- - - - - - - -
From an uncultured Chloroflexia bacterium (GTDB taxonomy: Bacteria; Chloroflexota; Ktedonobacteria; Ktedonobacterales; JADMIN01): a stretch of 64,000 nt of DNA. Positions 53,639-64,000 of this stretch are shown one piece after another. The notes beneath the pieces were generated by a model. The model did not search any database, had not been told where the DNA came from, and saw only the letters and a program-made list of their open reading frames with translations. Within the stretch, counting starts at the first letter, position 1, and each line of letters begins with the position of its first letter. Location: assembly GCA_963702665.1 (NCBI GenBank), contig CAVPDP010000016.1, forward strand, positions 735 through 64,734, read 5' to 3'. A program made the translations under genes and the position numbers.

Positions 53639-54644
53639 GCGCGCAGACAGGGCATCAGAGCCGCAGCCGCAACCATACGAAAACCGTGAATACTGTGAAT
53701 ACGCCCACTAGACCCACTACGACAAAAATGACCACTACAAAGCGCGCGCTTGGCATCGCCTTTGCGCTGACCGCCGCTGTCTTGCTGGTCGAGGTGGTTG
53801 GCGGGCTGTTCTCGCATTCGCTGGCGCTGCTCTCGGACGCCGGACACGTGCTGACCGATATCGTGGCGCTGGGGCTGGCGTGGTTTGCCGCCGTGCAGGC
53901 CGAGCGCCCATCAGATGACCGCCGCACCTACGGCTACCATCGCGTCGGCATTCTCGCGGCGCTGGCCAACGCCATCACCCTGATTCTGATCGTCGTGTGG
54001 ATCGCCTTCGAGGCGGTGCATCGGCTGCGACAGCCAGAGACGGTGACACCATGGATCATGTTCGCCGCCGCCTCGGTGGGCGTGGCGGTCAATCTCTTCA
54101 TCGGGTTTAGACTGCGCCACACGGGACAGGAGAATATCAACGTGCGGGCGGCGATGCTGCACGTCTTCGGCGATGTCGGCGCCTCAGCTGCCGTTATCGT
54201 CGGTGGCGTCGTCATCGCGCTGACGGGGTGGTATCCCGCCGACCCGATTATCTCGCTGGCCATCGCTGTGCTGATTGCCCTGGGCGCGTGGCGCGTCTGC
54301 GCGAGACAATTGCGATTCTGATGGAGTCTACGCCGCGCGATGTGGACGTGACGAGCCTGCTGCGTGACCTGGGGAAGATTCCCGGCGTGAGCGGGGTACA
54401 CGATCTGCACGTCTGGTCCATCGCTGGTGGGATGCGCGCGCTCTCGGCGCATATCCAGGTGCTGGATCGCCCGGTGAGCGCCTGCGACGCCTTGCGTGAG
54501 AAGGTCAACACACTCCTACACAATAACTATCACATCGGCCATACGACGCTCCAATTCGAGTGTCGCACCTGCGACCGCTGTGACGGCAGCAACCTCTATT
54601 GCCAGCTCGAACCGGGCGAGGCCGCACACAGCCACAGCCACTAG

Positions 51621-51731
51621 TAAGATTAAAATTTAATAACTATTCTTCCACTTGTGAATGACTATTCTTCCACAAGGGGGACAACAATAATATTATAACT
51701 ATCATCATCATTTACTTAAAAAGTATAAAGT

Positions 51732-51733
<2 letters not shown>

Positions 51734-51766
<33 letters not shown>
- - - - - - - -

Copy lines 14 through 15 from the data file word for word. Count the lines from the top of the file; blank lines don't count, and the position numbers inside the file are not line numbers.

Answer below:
Positions 51621-51731
51621 TAAGATTAAAATTTAATAACTATTCTTCCACTTGTGAATGACTATTCTTCCACAAGGGGGACAACAATAATATTATAACT